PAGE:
In the S&D forum, I've had arguements with Ivan Seeking about burden of proof, standards of proof, credibility, etc. I'm very stubborn about these subjects because they are essential to the scientific method. If the scientific method were loosened to allow ideas to be held on equal footing with unequal evidence, or trusting sources or evidence without regard to credibility, science itself would quickly break down. We'd quickly have a situation where 'the insane run the asylum' and it would be difficult or impossible to tell the valid theories from the invalid ones.

    A good example of this stubbornness is in the USPTO's policy on perpetual motion devices. Because of being absolutely flooded with such devices, the head of the USPTO a long time ago made a rule that no perpetual motion device patent would even be reviewed unless the device were left in the lobby of the USPTO for a year of uninterrupted operation. This worked quite well for reducing the workload on the patent clerks, but they were recently sued over it. One of the more famous perpetual motion cranks sued to have his device reviewed. He won - basically this type of exclusion is illegal for the USPTO just as a function of how the patent process works. But in winning, all he gained was a court order to have his device tested by an independent lab. So the patent office lost on legal grounds but the judge upheld the scientific method. Unsurprisingly, the inventor refused to turn over his perpetual motion machine to a lab for testing, thereby revealing himself as the fraud he is.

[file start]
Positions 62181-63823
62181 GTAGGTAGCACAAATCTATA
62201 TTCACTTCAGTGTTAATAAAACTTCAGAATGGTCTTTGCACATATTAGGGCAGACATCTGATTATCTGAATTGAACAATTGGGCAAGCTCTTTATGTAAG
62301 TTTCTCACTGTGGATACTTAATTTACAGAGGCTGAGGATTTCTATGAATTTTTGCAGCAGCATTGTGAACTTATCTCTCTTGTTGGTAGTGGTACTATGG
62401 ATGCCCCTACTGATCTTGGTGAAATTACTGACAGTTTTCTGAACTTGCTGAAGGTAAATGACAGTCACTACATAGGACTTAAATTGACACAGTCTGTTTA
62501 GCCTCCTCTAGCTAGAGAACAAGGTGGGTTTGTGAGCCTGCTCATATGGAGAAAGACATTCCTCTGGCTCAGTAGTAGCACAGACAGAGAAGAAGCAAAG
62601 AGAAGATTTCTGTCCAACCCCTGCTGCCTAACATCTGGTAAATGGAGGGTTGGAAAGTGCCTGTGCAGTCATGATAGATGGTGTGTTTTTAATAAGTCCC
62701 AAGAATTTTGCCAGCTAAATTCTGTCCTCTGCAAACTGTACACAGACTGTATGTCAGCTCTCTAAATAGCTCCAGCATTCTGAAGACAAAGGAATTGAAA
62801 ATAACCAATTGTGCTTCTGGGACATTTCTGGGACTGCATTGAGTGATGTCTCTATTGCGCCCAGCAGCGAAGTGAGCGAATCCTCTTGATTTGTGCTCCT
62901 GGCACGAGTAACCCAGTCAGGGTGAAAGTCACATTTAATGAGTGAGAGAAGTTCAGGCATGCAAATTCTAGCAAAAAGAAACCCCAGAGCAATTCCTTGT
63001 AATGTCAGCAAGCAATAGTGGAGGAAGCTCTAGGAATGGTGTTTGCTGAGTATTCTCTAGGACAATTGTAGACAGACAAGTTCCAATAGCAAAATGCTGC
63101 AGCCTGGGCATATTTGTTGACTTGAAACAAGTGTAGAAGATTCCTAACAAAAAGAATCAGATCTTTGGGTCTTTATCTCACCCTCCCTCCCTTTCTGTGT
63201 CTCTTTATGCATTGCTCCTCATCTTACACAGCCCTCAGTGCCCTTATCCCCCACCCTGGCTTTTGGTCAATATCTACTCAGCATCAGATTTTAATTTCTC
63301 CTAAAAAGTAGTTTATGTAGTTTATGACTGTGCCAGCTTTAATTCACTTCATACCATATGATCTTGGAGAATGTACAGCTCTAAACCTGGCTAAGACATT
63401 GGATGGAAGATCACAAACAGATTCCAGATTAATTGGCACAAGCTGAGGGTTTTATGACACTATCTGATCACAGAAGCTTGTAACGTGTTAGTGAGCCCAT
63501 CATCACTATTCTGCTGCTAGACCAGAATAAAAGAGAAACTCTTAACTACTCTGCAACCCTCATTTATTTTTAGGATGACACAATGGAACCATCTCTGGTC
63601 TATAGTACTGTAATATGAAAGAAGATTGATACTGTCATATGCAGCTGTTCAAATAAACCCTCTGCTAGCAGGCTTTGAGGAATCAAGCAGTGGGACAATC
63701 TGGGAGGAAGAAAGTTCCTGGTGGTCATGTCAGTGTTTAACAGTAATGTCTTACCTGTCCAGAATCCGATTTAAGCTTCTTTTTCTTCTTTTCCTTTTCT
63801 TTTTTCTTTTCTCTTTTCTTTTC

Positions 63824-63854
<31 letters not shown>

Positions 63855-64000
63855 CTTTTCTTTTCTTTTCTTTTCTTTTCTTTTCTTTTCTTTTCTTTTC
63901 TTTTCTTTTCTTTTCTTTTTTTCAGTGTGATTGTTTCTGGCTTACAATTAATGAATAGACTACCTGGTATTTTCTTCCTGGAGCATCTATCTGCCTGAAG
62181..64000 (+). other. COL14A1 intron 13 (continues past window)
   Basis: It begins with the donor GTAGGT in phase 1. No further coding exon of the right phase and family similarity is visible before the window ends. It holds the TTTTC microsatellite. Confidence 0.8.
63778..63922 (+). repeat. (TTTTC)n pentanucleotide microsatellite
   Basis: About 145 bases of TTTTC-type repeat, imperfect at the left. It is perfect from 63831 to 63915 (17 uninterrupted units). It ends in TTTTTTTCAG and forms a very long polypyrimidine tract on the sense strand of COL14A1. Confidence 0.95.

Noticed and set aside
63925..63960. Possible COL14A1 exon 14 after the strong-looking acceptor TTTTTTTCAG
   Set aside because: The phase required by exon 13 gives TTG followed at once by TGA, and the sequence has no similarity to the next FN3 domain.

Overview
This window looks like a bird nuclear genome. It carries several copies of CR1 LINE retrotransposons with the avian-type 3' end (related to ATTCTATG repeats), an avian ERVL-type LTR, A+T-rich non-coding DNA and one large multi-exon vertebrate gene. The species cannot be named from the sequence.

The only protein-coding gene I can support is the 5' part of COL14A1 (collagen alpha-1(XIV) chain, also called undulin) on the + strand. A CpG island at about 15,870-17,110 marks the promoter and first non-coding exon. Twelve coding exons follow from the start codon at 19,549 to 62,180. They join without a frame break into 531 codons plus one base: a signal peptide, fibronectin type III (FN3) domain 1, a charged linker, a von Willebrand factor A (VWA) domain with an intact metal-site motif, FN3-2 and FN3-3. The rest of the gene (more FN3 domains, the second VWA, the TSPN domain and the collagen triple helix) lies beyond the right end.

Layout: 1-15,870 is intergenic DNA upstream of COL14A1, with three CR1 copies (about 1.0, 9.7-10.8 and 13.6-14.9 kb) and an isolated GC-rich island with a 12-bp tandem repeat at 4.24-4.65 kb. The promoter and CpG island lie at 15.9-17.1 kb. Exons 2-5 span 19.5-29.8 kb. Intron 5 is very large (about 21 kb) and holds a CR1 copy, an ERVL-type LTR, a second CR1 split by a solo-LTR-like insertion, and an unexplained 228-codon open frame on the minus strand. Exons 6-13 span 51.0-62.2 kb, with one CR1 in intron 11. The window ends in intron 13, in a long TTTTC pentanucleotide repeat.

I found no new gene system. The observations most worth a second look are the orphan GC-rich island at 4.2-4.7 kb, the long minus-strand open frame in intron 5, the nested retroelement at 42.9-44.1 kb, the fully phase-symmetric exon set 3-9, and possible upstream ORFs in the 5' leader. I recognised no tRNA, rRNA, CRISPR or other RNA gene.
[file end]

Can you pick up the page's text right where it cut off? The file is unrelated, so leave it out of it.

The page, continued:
Is it possible that some lucky fool has invented a perpetual motion machine in his garage (or just a good motor, which still would be patentable)? Certainly. Have some good inventions fallen through the cracks because of this policy? Probably. But the scientific community cannot afford to open the floodgates on what is now considered pseudoscience because the net result would be a huge reduction in the rate of scientific advancement caused by a glut of bad theories clogging up the workings of science.